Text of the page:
Blake Bortles turned the ball over a career-low 16 times in 2017, including 13 interceptions. Despite watching Bortles' best season protecting the ball, it was not good enough for Doug Marrone.
The coach's goal: zero.
"Zero turnovers," Marrone said earlier this week when asked what he wants to see most from Bortles, via The Florida Times-Union. "I mean really, and I say that with anyone on our team that touches the football. That's the one thing that is the biggest cause of winning and losing games. I think that we talk about ball security and that's not just for a quarterback, but for our receivers, our tight ends, running backs, all the time. When you turn the ball over, it's hard to win football games."
Marrone would like zero turnovers in 2018. I would like gold coins to rain from the sky, 14 Maseratis to magically appear in my garage and world peace. I think we're both going to be disappointed.
"Zero" interceptions is an unrealistic number for any quarterback. Aaron Rodgers, who owns the lowest interception per pass rate in NFL history at 1.6 percent, has never thrown fewer than five in a season since he earned the starting job.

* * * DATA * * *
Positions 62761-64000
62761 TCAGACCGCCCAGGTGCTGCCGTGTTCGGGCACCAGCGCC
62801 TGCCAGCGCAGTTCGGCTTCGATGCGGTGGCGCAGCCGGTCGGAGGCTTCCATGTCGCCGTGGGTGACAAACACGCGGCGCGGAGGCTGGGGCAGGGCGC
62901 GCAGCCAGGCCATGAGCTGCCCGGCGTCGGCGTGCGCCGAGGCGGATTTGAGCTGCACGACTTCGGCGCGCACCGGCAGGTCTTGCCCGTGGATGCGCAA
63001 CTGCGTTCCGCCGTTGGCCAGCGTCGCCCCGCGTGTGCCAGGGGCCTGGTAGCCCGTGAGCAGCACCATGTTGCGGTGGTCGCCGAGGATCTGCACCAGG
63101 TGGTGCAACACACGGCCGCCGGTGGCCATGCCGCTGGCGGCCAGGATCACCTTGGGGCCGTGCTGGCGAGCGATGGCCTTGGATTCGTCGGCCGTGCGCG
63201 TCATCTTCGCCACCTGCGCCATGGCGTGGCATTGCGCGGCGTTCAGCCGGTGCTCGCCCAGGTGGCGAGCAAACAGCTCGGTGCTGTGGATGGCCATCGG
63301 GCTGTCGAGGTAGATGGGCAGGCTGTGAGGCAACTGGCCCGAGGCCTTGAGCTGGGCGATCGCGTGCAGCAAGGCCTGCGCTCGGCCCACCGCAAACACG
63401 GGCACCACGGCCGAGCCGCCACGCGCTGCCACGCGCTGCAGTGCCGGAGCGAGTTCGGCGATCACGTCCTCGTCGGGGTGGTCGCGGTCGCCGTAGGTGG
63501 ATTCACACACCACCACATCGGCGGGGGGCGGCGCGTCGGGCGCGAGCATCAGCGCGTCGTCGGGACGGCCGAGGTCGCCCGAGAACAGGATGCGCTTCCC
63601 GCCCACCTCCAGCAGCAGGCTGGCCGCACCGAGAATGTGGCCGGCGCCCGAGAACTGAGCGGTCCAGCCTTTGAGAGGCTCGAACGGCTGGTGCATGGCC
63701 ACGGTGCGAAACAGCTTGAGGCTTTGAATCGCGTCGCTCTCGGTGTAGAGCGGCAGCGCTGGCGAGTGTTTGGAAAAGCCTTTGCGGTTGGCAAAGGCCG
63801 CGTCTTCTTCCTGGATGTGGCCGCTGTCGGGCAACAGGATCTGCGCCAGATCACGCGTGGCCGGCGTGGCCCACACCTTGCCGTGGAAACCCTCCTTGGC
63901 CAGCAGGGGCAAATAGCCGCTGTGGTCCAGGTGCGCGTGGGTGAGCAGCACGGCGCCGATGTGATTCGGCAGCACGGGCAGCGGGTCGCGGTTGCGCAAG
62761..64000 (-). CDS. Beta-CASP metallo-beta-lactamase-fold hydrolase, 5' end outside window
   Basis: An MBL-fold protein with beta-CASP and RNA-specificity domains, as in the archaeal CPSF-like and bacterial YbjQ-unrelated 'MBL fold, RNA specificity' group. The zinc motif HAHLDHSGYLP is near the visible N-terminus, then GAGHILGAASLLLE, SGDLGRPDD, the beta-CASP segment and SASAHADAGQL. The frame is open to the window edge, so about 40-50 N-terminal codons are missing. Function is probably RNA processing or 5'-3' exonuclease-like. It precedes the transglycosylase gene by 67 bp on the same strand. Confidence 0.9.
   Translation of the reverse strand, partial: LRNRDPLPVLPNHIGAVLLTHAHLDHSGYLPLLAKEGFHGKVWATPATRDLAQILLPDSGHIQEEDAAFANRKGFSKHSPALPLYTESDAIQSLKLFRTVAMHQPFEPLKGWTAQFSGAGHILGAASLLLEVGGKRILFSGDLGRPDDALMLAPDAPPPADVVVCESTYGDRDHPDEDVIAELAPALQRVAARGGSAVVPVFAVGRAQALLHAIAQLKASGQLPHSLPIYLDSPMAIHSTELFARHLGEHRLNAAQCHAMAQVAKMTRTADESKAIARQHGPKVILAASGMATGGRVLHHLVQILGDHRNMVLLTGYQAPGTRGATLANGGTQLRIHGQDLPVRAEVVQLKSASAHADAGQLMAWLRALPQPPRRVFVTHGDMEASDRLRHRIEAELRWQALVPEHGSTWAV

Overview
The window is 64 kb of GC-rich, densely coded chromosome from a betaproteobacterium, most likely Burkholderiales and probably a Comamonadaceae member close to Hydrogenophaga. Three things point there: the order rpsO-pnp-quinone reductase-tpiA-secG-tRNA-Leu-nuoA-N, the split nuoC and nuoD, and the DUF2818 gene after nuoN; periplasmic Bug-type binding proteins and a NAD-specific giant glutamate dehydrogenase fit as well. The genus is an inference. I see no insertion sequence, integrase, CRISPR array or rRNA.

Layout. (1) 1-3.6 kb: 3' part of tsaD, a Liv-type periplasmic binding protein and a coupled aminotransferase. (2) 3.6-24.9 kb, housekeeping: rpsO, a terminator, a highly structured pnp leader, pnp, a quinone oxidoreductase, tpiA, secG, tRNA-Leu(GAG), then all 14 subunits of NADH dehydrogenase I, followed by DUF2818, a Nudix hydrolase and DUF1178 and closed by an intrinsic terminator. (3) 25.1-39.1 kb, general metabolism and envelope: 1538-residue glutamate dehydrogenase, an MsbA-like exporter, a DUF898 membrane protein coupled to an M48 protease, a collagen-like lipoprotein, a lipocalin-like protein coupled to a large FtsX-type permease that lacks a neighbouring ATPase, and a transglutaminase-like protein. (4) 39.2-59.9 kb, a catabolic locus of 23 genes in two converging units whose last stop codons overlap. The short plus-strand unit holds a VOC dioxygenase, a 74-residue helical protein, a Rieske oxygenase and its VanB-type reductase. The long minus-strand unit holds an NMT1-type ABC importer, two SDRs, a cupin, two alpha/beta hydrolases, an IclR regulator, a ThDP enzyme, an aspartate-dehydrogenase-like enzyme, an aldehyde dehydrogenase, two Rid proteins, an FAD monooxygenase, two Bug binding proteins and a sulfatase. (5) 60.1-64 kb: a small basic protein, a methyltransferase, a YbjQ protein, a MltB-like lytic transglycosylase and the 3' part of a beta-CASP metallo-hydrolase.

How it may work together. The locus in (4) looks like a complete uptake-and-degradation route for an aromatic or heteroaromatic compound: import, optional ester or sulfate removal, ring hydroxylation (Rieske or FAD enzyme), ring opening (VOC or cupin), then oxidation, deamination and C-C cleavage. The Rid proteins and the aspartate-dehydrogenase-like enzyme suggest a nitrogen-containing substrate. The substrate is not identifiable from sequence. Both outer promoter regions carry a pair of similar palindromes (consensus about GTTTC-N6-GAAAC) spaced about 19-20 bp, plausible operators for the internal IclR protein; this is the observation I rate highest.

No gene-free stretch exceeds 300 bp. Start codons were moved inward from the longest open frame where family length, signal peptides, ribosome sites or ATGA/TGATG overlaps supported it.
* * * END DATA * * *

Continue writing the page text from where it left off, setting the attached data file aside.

Marrone, however, doubled down on his point that the quarterback must negate turnovers.
When asked if he'd trade 15 additional touchdown passes from Bortles if that meant five more INTs than last season, the coach responded, "No."
"Because I know the turnovers will lead to wins and losses more than the touchdowns," Marrone said. "Now if you said 15-game winning streak, I'll take that. How's that?"
Marrone's point is obvious: turnovers lose games.
Bortles' best statistical season came in 2015, in which he threw for 4,428 yards and 35 touchdowns. The QB also turned the ball over 23 times, including 18 interceptions. The Jags won just five games that season.
One question with Marrone's zero-sum approach is balancing the desire to negate turnovers with becoming a stagnant, predictable offense that takes no chances and ties the hands of his QB.
During certain points last season, the coaching staff didn't trust Bortles in key moments not to make a mistake. It was an issue that Jalen Ramsey pointed out earlier this offseason. Saying his quarterback can't make any turnovers only heightens the pressure on Bortles to be perfect whenever coaches bless him with the chance to do his job. That type of pressure can be crippling.
It would be interesting to get Tom Coughlin's take on a quarterback throwing for "zero" interceptions, considering his most successful runs as a coach came with Eli Manning, one of the most turnover-prone quarterbacks in the NFL who at his best took chances down the field.